IMMIGRANT ALIEN.Any person who
has been lawfully admitted into the United States
for permanent residence under an immigration
INACTIVE DUTY TRAINING.Any train-
ing, instruction, or duty, as prescribed by the
Secretary of the Navy, performed by reservists on
inactive duty, with or without compensation. For
example, drills and approved correspondence
courses are part of this training.
INACTIVE STATUS.The status of
members of the Standby Reserve who are offi-
cially placed on the Inactive Status List in ac-
cordance with regulations prescribed by the
Secretary of the Navy.
MARKING.The physical act of indicating
on classified material the assigned classification,
changes in classification, downgrading and
declassification instructions, and any limitation
on the use of the classified information.
NATIONAL SECURITY.The national
defense and foreign relations of the United States.
NEED TO KNOW.The necessity for access
to, knowledge of, or possession of classified in-
formation in order to carry out official military
or other governmental duties. NOTE: Respon-
sibility for determining whether a persons duties
require access to classified information and the
authorization to receive it rest upon the possessor
of the classified information and not upon the
which is owned by, produced for or by, or is
subject to the control of the United States
SECURITY.A protected condition of
classified information which prevents unauthor-
ized persons from obtaining information of direct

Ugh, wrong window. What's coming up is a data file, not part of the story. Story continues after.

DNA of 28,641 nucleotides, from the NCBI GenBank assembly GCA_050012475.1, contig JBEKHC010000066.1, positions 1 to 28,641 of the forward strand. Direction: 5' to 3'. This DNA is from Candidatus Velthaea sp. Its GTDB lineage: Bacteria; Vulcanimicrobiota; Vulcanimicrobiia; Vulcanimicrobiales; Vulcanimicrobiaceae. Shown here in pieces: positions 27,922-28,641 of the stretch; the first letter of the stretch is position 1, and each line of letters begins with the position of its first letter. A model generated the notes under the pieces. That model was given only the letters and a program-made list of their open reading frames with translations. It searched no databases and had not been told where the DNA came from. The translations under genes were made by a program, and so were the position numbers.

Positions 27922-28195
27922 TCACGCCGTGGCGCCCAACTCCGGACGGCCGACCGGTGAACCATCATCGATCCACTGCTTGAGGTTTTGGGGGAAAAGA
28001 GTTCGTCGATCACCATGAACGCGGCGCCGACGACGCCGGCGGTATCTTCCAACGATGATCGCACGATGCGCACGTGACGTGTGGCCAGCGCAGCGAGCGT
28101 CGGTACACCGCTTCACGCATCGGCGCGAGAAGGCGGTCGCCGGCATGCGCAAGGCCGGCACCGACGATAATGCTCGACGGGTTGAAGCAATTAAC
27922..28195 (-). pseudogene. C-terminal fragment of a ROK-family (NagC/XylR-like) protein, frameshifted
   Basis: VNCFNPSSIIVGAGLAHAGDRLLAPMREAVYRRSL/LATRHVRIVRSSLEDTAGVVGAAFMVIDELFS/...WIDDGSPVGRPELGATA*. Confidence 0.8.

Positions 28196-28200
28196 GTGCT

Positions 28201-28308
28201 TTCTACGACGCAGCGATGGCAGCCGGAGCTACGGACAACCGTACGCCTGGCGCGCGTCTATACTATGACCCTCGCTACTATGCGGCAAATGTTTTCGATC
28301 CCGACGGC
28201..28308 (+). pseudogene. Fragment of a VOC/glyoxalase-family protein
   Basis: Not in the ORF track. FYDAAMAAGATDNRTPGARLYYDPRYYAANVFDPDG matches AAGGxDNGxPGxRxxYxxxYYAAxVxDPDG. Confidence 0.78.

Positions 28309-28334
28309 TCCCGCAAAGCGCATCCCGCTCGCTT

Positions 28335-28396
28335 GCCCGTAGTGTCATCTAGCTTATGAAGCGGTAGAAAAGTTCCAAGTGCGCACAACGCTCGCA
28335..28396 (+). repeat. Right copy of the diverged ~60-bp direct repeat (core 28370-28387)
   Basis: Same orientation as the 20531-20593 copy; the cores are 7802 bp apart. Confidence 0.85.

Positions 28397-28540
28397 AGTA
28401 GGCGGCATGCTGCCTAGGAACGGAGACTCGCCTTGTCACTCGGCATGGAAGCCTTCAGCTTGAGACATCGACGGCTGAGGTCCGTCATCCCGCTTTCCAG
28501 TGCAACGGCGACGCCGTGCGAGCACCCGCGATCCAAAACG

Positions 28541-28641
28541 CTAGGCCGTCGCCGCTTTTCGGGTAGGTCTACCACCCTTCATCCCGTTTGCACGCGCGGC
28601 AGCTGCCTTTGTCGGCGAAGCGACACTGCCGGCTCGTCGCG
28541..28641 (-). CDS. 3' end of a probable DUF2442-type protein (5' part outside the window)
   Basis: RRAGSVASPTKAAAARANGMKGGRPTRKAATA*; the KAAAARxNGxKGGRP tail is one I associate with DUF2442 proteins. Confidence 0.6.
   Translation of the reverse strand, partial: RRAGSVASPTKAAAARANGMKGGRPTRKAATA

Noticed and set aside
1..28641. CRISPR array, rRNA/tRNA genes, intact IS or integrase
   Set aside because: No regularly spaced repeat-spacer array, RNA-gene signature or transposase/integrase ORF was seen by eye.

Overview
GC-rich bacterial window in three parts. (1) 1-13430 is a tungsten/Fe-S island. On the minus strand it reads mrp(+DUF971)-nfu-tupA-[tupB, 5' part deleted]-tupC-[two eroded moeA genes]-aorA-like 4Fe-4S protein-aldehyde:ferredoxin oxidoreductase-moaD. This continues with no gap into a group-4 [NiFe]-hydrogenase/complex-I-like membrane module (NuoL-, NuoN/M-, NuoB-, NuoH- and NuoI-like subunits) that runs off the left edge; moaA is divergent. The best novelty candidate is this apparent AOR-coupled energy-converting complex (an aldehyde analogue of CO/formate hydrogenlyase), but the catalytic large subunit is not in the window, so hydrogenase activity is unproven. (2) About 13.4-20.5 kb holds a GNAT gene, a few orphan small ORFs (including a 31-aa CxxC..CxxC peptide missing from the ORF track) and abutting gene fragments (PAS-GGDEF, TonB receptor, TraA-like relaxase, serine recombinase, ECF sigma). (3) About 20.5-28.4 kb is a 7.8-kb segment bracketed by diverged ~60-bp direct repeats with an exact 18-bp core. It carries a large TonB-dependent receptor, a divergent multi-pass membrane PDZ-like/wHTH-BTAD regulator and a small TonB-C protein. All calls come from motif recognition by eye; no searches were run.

or indirect military value. This condition results
from the establishment and maintenance of pro-
tective measures which enable a state of in-
violability from hostile acts or influence.
SECURITY VIOLATION.Any failure to
comply with the regulations relative to the security
of classified material.
TRANSMISSION.Movement involving the
actual transfer of custody and responsibility for
a document or other classified material from one
command to another command or other author-
U N I T E D S T A T E S A N D I T S T E R -
RITORIES.The 50 states; District of
Columbia; the Commonwealth of Puerto Rico;
the Territories of Guam, American Samoa, and
the Virgin Islands; the Trust Territory of the
Pacific Islands; the Canal Zone; and the Posses-
sions, Midway and Wake Islands.
UPGRADE.TO determine that certain
classified information requires, in the interest of
national security, a higher degree of protection
against unauthorized disclosure than currently
provided, coupled with a changing of the
classification designation to reflect such higher
Official information or material which re-
quires protection in the interest of national
security must be classified in one of three
categories depending upon the degree of
significance of the material. These categories are:
Top Secret, Secret, and Confidential. For Of-
ficial Use Only (FOUO) markings are not used,
to identify classified information. These markings
(FOUO) will be explained in another section of
this chapter. The next three sections will provide
an explanation and examples of Top Secret,
Secret, and Confidential material.
TOP SECRET.Top Secret is the designa-
tion which will be applied only to information in
which the unauthorized disclosure could
reasonably be expected to cause EXCEP-
TIONALLY GRAVE DAMAGE to the national
security. Examples include:
1. Armed hostilities against the United States
or its allies.
2. Disruption of foreign relations vitally af-
fecting the national security.
3. The compromise of vital national defense
plans or complex cryptologic and communications
4. The revelation of sensitive intelligence